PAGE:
Based on what? Parents of kindergarteners can't be bad people? Not in Bluegill, apparently. Because without any solid reasoning except that she kind of knows him and he's the police chief, Jazz tells him whatever he wants to know about whatever Jazz happens to overhear, which is a lot, because this woman has auditory sensitivity like satellite dishes are screwed on the sides of her head. She overhears a whole mess of things.
The mystery plot gets full on ridiculous when Balcheski asks Jazz to help the police investigate the mayor (what now?) and then tells her the FBI is looking into the mayor's possible bad-doing, and also tells her the theory of what the mayor had done. Everything. Really. These people just unload their every thought. The whole town is surrounded by Wonder Woman's lasso of truth.
So the FBI is going to make contact with Jazz at the weekend festival (a festival at which Jazz has to dress up like a duck and – thanks to her cousin – is going to make QUITE an impression) and enlist her help in the investigation into the mayor.
This blew my mind. How is that possible? What are the chances that a kindergarten teacher and summer marina office employee is going to know proper procedure enough that they can keep whatever case they all build from getting thrown out of court and down the street? Does she receive any training? Nope, Balcheski just brings her in on all the secrets and tells her everything.
Then came her relationship with the fireman.
The following two names are the two principal males in the story. Which one is the hero and which one is the villain?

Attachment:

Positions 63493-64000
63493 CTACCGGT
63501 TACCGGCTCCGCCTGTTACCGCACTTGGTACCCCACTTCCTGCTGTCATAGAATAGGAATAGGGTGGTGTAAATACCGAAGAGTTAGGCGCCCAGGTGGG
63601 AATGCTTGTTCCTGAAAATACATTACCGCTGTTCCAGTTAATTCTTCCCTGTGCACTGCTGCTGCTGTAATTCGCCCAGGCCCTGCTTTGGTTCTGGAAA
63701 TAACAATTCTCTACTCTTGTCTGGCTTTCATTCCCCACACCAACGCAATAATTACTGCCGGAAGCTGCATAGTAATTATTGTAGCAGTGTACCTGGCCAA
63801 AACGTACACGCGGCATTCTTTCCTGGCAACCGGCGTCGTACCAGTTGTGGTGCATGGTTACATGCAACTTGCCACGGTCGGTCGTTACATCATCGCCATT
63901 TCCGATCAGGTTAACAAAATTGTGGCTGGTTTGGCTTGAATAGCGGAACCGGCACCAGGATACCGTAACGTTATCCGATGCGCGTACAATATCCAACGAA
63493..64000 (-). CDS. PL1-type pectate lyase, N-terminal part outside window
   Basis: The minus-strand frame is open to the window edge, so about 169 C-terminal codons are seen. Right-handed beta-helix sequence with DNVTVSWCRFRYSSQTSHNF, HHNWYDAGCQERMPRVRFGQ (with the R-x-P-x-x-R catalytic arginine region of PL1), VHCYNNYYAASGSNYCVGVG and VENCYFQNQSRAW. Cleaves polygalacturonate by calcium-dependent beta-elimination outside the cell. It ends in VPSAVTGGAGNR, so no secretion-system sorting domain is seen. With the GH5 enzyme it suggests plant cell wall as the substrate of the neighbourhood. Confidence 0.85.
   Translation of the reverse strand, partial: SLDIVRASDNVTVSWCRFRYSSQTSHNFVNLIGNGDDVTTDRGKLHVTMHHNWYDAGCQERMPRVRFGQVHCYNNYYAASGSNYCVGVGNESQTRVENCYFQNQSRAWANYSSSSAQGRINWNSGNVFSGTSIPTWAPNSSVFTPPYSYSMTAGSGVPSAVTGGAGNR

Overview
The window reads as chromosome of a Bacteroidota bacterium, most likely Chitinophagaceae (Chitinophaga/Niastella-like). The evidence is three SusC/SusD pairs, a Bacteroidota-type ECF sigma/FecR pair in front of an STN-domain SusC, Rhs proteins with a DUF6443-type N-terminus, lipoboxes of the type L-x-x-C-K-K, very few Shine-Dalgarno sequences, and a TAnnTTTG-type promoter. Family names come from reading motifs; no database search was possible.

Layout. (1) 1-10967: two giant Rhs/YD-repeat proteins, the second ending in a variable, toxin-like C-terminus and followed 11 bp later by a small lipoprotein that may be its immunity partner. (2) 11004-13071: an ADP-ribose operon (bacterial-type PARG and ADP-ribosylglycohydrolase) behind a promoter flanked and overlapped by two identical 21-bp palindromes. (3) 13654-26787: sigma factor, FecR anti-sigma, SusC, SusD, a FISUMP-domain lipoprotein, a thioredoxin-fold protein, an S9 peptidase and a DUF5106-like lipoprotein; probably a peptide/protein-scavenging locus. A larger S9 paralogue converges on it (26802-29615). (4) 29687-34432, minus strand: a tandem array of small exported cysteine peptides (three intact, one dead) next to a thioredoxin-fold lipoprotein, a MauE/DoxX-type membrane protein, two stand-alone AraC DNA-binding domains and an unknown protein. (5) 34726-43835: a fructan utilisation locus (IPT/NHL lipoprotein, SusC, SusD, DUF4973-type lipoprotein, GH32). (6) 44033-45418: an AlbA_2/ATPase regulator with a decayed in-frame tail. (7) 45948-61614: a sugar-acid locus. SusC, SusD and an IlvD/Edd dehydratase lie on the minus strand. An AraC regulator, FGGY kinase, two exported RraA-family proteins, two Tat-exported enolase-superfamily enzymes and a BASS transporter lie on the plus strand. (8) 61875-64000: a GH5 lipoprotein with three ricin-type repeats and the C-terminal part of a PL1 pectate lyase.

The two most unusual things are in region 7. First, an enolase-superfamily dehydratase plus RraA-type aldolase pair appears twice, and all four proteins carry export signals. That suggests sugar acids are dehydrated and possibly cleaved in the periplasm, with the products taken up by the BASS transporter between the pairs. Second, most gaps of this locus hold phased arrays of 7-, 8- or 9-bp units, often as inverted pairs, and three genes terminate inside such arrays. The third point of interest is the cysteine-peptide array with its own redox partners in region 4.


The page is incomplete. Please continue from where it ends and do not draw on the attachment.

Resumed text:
Name 1: Kurt Reynolds.
Name 2: Damien Cerberus.
If you guessed Damien Cerberus is the villain, you're right. Kind of obvious from my perspective – and that was one of my problems with the characters and the plot. Everything was Too Obvious. Damien Cerberus is also so overbearing, creepy and slimy that he might has well have been called Twirly Mustache Bad Guy.
Twirly Mustache Bad Guy is so bad that everyone warns the heroine about him, and she herself gets creeped out by him, but by the power vested in her by a completely insane plot and no need for proper investigative procedure, she's the Only One Who Can Stop Him. Jazz and gravity, they are impossibly strong forces.
In addition, Jazz's behavior toward Kurt, the not-the-bad-guy-because-he-doesn't-have-a-bad-guy-name, really made me mad. They are wonderfully attracted to each other and he's quite a hunka-hunka who is (bonus!) totally a good guy. The mayor's daughter has been angling for a relationship with him for a long time, though he's not interested and says so. He's interested in Jazz and is frequently at the marina, as he's the one in charge of the department fireboat (Bluegill is on a lake, thus the fire department has a fireboat).
But when he and Jazz become involved to a certain extent, Jazz decides she knows best (and she really doesn't know anything) because Balcheski and the FBI are encouraging her to accept Cerberus' invitation to be a “boat hostess” at Cerberus' marina across the lake. Kurt warns her away from Damien. He tells her that Cerberus is not a good person and he worries about Jazz being anywhere near him. She's all, “Yeah, whatever, but standing around in a skimpy dress with my big boobs pays good money and I need money.” Kurt then sees Jazz wandering down the marina dock to Cerberus' boat, and tries to talk to her. She pretends she doesn't hear him.
The silent treatment? Really? Kurt's voice is carrying across the marina and she blithely ignores him, despite the fact that surely Cerberus can hear Kurt yelling her name, too. This after Kurt was honest with her about many other things about himself, and has generally been kind to her. I lost a lot of respect for Jazz because the whole silent treatment thing, and because of her inclination to ignore or punish Kurt when he did something she didn't like or understand.